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Old 06-19-2010, 11:22 AM   #170 (permalink)
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Location: Mancunia
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The Third Rail - Id Music


1 Run Run Run
2 The Ballad of General Humpty
3 Is Mister Peters Coming
4 The Swinger
5 Jack Rabbit
6 Boppa Do Down Down
7 From a Parachute
8 The Invisible Man
9 No Return
10 Deam Street
11 Overdose of Love
12 She Ain't No Choir Girl
13 It's Time to Say Goodbye
14 The Shape of Things to Come

Most Cellar Dwellers will know of The Third Rail for the inclusion of their minor hit from 1967, Run Run Run, on the marvellous Nuggets compilation. The single itself reached the dizzy heights of number 53 in the US Billboard Chart, not too bad considering how unpatriotic the lyrical content appears to be. The Third Rail themselves were not a standard band, a slightly manufactured three piece who never really toured, who can only claim one album and a few unremarkable single releases during their time as a band. However as three individuals away from the band, they can claim credit for a few noteworthy musical moments during their careers.

The Third Rail were husband and wife team Artie and Kris Resnick (Artie incidentally co-wrote Under The Boardwalk), and teenage prodigy Joey Levine, who was actually still in High School when recording this only LP. All three would go on to play integral parts within the Bubblegum Rock movement, however in 1967 they found themselves together recording an album.

Originally released on Epic in 1967, and now available on Rev-Ola, Id Music remains to this day an album which is very underrated indeed. Containing lyrical content that would make Barry McGuire sit up and take note, whilst musically fixed in a framework of easy on the ears warped Psychedelic Pop and the odd classical arrangement, this album is not bad at all.

The opening and stand out track on the album is obviously the hit single that The Third Rail is predominantly remembered for amongst us Cellar Dwellers. It should be said that the inclusion of Run Run Run on Nuggets is slightly at odds with the rest of the songs found on that particular compilation. Stalwarts of the US Garage and Psyche scene of the 1960s like The Electric Prunes and The Chocolate Watchband really do not stylistically compare well to this song and what else can be found on Id Music. That of course is no criticism of the song itself; itís just not strictly a Garage Psyche effort.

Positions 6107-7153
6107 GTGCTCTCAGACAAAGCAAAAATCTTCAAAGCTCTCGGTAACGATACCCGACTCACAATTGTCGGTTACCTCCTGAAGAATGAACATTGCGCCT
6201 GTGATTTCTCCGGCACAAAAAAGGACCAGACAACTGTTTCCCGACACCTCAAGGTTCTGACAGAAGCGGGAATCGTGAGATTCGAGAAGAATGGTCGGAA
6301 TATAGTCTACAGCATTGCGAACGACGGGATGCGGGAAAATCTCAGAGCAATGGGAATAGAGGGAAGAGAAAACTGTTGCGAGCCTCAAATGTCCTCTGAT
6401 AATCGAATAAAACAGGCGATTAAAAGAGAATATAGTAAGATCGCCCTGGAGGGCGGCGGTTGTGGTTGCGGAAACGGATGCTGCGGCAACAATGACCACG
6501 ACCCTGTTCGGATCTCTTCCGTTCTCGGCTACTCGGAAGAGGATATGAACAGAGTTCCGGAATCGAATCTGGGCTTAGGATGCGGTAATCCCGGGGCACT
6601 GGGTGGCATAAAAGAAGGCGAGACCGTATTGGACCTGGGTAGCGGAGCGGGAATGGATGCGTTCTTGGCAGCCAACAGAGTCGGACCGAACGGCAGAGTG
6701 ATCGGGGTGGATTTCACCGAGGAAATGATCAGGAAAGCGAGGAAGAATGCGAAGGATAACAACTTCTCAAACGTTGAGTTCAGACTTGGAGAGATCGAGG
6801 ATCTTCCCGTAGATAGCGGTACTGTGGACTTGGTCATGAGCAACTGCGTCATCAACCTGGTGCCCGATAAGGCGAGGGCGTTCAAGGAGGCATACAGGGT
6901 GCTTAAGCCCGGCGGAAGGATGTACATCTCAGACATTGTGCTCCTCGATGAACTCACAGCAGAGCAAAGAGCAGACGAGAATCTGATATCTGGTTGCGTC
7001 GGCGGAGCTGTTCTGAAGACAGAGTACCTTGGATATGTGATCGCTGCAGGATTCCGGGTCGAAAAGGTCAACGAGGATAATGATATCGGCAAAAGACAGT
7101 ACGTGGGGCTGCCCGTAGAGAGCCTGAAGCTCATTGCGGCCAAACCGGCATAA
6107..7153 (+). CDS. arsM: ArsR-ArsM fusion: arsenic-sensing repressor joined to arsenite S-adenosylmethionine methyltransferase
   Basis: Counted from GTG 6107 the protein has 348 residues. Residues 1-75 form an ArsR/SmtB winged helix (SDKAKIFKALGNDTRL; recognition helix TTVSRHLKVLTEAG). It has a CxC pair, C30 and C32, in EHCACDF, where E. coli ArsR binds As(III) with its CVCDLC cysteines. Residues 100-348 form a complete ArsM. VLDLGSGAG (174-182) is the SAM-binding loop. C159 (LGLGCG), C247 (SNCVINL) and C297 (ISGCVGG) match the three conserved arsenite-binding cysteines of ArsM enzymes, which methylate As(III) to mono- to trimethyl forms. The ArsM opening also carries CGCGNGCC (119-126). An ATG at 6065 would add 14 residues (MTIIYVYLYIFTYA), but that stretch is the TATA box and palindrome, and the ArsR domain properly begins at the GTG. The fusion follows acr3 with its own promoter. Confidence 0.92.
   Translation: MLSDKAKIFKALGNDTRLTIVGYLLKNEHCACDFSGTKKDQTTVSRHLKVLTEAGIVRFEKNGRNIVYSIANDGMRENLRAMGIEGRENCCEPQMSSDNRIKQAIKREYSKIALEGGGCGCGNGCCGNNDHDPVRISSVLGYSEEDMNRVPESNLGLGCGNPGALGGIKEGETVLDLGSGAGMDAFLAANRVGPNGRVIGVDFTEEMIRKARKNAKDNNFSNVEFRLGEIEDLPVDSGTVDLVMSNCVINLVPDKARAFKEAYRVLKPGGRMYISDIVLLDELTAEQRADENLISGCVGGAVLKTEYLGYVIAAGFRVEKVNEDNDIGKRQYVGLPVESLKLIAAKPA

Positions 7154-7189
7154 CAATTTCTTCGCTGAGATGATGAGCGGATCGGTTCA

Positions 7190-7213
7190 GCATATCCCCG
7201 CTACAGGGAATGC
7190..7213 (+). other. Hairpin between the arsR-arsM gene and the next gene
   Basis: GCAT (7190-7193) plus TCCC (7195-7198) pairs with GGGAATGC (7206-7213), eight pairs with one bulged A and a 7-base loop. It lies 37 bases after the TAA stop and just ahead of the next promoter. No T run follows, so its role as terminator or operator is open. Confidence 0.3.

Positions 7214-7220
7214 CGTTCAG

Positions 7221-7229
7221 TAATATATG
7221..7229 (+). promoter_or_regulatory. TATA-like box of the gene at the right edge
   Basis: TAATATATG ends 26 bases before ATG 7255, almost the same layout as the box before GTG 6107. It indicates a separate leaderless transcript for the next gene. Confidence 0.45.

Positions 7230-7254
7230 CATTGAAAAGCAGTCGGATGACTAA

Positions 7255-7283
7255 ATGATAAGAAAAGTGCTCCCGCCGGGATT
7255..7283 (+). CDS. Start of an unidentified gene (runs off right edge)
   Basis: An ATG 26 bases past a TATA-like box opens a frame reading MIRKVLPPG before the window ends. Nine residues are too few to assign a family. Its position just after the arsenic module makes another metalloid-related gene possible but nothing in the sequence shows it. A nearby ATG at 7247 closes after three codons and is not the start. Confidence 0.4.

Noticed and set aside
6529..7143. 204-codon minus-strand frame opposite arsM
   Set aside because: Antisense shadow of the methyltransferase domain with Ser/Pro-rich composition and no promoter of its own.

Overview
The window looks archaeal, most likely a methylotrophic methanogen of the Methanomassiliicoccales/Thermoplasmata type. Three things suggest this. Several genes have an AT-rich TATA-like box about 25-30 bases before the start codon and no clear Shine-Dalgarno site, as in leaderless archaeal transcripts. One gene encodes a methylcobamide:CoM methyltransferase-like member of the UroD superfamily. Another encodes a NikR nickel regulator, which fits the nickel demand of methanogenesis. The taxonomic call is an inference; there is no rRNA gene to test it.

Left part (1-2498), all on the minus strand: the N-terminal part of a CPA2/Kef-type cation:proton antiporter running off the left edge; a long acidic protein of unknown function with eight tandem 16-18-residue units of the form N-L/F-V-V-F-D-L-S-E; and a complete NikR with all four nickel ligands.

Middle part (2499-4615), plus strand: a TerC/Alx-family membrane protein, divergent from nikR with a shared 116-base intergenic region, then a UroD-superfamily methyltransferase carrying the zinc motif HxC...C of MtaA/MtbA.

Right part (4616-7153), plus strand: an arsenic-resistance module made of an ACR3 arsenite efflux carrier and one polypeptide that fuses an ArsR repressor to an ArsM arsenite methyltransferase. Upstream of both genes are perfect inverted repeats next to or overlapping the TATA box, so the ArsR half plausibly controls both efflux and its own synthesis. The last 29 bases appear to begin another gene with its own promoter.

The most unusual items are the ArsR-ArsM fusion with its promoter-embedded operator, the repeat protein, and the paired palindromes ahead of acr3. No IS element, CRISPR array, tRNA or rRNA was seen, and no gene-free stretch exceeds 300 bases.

Instead Run Run Run is a clever dose of political satire mixed with catchy hooks and good humour. The amazing thing (and it should be said depressing thing too) about this song from 1967 is that it is still very applicable for todayís society 40 years on.

Run Run Run, despite its merits, should not distract you dear reader from the other glorious songs which can be found on this album. Songs like Jack Rabbit are fine examples of underground sixties pop; ticking all the boxes for what is actually just a good pop song which is just lacking the publicity it craves.

Another good song which meets the criteria as a good sixties pop song is Boppa Do Down Down which incidentally was the follow up single to Run Run Run back in í67. The best pop song though on this album must easily go to Overdose of Love, which judging by the lyrical standards set throughout the rest of the album, must surely have a darker meaning than it initially appears to have.

But aside from the pop, this album is still a hive for excellent material of a US Ray Daviesesque social commentary nature. My favourite song on this album is actually track number nine, Invisible Man, the music and structure of this song is truly world class, with Levine giving an exceptionally sweet vocal performance.

Id Music by The Third Rail remains one of the great undiscovered gems of the 1960ís. This album has been unquestionably polished to the highest standards possible, which despite being a massive drawback to other albums and bands, here is countered by a real feeling of honesty and craftsmanship running throughout. Easily a must have for any Cellar Dweller, this album is seriously pleasant and rather marvellous, a pop album which you certainly won't feel dirty for owning.
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